Oskar Groning trial: 'Bookkeeper of Auschwitz' reduced to tears by dramatic testimony of death camp survivor

'I hope those images stay with you for the rest of your days'

Joint plaintiff Kathleen Zahavi (right) and the former SS member Oskar Groning, who is on trial charged with accessory in the murder of about 300,000 people at Auschwitz
Joint plaintiff Kathleen Zahavi (right) and the former SS member Oskar Groning, who is on trial charged with accessory in the murder of about 300,000 people at Auschwitz

The former Auschwitz guard charged with 300,000 counts of accessory to murder was reduced to tears by the testimony of survivors at the resumption of his trial in Germany.

Oskar Gröning, known as the “bookmaker of Auschwitz” for his role in sorting through and noting down prisoners’ valuables, has been deemed fit to face court after recovering from an infection.

The 93-year-old is due to hear from 49 co-plaintiffs who, under German law, will speak in court to represent the interests of those killed in the Nazi death camp when Mr Gröning was an SS guard there in 1944.

On Tuesday the court heard from Kathleen Zahavi, 86, who had travelled from Canada to describe how her “happy childhood” was destroyed by the Nazis and she saw her mother and aunt led away to be executed.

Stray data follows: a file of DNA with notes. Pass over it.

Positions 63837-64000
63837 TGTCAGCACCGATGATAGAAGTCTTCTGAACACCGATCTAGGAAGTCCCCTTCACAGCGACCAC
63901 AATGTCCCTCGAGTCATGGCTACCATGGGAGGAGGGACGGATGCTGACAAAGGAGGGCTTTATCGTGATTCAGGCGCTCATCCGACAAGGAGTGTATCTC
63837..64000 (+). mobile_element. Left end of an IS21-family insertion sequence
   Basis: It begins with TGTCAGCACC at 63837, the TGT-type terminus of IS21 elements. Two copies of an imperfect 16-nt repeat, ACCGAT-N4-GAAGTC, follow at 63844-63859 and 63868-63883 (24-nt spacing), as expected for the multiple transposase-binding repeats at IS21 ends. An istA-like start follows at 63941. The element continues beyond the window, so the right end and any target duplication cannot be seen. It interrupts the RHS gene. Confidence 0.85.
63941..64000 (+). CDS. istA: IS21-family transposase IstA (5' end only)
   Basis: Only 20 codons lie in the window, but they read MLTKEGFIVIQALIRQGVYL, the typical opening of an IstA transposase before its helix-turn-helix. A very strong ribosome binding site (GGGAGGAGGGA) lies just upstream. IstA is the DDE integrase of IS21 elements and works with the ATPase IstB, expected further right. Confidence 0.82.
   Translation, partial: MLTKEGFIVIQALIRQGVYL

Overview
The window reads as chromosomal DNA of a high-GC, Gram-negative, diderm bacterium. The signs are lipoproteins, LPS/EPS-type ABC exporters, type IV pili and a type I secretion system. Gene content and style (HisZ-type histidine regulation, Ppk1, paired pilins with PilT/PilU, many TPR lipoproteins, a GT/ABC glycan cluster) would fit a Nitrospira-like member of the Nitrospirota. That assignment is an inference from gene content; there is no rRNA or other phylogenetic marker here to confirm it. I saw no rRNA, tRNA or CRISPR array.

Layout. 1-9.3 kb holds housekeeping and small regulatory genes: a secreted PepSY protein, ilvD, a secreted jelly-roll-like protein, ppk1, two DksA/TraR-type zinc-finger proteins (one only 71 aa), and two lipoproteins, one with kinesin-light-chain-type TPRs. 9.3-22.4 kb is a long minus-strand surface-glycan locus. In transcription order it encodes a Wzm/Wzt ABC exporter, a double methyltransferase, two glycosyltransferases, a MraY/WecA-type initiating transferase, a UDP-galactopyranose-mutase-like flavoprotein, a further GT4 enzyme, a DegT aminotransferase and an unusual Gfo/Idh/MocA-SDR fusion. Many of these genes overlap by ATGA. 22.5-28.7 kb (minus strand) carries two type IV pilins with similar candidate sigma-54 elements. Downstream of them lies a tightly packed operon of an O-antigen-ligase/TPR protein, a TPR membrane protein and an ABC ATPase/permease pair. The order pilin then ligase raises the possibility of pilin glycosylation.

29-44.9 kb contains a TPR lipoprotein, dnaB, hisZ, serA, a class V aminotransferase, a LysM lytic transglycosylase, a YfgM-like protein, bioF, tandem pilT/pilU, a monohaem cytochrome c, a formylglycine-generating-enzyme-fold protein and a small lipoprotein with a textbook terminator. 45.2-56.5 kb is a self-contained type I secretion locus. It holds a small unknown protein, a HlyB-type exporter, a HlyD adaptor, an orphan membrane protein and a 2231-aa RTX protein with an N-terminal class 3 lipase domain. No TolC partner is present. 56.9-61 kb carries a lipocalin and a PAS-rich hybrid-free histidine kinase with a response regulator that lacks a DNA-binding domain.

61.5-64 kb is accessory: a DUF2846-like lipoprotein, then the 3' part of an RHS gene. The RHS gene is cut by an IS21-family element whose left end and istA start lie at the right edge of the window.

Gröning was visibly moved by proceedings on Tuesday

Detailing how she and her family were brought to Auschwitz in horrific conditions and “treated worse than animals”, she was separated from her older relatives because they were deemed too old to work.

Once at the camp, Ms Zahavi said, she asked a guard where her parents were. “She pointed to smoke swirling from a chimney and said, ‘Do you see that? That is where your parents are.’”

Mr Gröning was visibly distressed by the testimony in court. Ms Zahavi told him: “I hope the images of what went on there will stay with you for the rest of your days. You were allowed in your freedom to grow old. My parents weren't allowed that.”

According to the DPA news agency, the trial at the Lüneburg state court in northern Germany will be limited to three-hour sessions a day because of the defendant’s age and health.

One session was cut short last week, and then the following day's proceedings were cancelled, after the court said Mr Gröning was too sick to stand trial.

Mr Gröning faces a possible three to 15 years in prison if convicted. He admits his role in accounting for prisoners’ belongings at Auschwitz, and prosecutors argue that his doing so helped the death camp to function.

The trial, which is scheduled to run at least through July and could be extended due to the delays, continues.

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